Dorothea Lynde Dix

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Dix, Dorothea Lynde,

1802–87, American social reformer, pioneer in the movement for humane treatment of the insane, b. Hampden, Maine. For many years she ran a school in Boston. In 1841 she visited a jail in East Cambridge, Mass., and was shocked at conditions there, especially the indiscriminate mixing of criminals and the insane. After inspecting other Massachusetts institutions, she wrote (1842) a famous memorandum to the state legislature. Her crusade resulted in the founding of state hospitals for the insane in many states, and her influence was felt in Canada and Europe. Dix also did notable work in penology. During the Civil War she was superintendent of women war nurses.

Bibliography

See H. E. Marshall, Dorothea Dix: Forgotten Samaritan (1937, repr. 1967); S. C. Beach, Daughters of the Puritans (1967); F. Tiffany, Life of Dorothea Lynde Dix (repr. 1971); D. C. Wilson, Stranger and Traveler: The Story of Dorothea Dix, American Reformer (1975); D. Gallaher, Voice for the Mad (1995).

References in periodicals archive ?
Less than meets the eye: The strange career of Dorothea Dix.
Raynor referred not just to the incident with the patient, but to everything, from the hospital's Gothic style to the hospital's name, which Sedaris calls Dorothea Dix Sanitarium in his essay.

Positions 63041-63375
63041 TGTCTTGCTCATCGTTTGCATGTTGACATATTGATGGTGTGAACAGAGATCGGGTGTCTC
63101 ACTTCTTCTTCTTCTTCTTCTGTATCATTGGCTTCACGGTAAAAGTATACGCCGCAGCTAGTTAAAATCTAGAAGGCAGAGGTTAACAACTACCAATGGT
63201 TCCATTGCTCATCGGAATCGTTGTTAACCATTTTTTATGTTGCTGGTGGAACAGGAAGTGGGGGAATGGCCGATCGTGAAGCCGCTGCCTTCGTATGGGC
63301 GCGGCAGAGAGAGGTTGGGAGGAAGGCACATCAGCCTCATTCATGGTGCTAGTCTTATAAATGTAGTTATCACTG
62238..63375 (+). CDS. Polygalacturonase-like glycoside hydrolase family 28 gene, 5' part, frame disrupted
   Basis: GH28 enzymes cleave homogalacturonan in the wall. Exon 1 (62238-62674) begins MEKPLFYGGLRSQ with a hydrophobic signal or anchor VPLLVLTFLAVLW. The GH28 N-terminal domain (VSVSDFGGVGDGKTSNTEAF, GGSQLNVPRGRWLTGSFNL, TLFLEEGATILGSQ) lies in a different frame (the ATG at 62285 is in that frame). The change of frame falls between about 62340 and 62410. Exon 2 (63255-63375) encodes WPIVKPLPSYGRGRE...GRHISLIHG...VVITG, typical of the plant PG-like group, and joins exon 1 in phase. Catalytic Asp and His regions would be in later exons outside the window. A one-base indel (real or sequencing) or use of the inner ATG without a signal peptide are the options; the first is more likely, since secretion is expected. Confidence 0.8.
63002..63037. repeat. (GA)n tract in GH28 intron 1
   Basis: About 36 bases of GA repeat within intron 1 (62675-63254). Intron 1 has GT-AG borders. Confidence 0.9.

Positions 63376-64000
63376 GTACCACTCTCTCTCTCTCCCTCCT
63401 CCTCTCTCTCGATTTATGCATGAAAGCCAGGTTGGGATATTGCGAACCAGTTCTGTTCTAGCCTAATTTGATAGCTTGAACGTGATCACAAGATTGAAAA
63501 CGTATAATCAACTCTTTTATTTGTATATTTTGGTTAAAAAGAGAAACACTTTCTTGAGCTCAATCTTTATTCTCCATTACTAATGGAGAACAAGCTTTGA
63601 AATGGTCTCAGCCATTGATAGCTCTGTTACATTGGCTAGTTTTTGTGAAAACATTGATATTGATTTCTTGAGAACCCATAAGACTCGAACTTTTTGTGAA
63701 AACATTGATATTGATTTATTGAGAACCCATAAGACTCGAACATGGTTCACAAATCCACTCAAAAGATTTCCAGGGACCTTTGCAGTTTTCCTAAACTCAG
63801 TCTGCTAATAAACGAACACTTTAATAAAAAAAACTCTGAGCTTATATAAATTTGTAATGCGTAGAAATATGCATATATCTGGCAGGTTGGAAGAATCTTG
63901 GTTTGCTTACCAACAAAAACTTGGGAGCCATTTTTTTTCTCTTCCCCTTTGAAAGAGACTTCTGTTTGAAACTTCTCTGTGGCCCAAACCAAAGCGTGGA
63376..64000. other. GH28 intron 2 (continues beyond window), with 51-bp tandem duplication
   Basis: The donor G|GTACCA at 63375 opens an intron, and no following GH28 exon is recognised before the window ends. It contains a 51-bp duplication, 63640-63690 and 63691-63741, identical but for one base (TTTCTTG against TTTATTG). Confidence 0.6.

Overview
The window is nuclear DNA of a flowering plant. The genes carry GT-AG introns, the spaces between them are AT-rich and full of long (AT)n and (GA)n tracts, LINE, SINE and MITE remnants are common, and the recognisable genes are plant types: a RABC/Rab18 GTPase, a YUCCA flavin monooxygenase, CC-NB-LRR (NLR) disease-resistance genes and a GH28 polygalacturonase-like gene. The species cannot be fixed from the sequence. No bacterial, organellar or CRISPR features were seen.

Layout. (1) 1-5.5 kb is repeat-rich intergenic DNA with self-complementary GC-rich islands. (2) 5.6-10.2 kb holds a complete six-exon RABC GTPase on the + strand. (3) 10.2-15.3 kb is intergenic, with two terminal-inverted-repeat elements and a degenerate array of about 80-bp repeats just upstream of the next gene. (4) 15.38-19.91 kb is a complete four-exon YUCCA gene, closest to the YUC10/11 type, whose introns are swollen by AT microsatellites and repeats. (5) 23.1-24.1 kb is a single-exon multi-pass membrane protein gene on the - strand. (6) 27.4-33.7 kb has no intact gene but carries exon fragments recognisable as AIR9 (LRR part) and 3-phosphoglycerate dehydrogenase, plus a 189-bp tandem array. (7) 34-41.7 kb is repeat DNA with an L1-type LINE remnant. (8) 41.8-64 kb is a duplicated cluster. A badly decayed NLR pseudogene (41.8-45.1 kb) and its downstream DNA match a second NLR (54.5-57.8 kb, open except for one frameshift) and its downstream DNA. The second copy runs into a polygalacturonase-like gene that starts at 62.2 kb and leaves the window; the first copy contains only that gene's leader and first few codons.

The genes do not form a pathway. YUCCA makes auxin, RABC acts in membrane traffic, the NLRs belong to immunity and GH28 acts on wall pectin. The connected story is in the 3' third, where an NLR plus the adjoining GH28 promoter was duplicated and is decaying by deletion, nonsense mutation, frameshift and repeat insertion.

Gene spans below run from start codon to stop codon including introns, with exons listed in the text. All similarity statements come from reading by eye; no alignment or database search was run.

Many of those involved in nursing the wounded during the Civil War, including the formidable Dorothea Dix, had, of course, either direct experience of the Crimea, having served as voluntary nurses there, or were at least aware of the reforms in health care implemented by Nightingale.
In many ways, current policy practice is a return to social work advocacy that was practiced by Dorothea Dix, Jane Addams, and others.
premise that the central interest of Dorothea Dix .
Some of the leaders included are Stephen Biko, Stokely Carmichael, Dorothea Dix, Sigmund Freud, Mohandas Gandhi, Gloria Steinem, Nelson Mandela, Florence Nightingale, Jean-Paul Sartre, and Emiliano Zapata.
As you travel through time you meet such well known figures as Dorothea Dix and Clara Barton as they advance the task of nursing to the level of a profession.
Think of Walker Evans and Dorothea Dix, James Agee and the Lomaxes lugging their cumbersome field-recording equipment in search of regional and ethnic American voices for the Library of Congress.
Dorothea Dix began a long, energetic campaign to eliminate mistreatment of the insane.
In this spotlight feature you'll find biographies on inspiring women such as Gloria Steinem and Dorothea Dix, as well as featured sites on the women of NASA and World War II.
In the 1840s, activist Dorothea Dix lobbied for better living conditions for individuals with varied mental conditions after witnessing the dangerous and unhealthy conditions in which Disabledjailus (individuals with intellectual and physical disabilities who were housed in jails).
of Health & Human Services, Dorothea Dix Psychiatric Center ( Requesting Department ).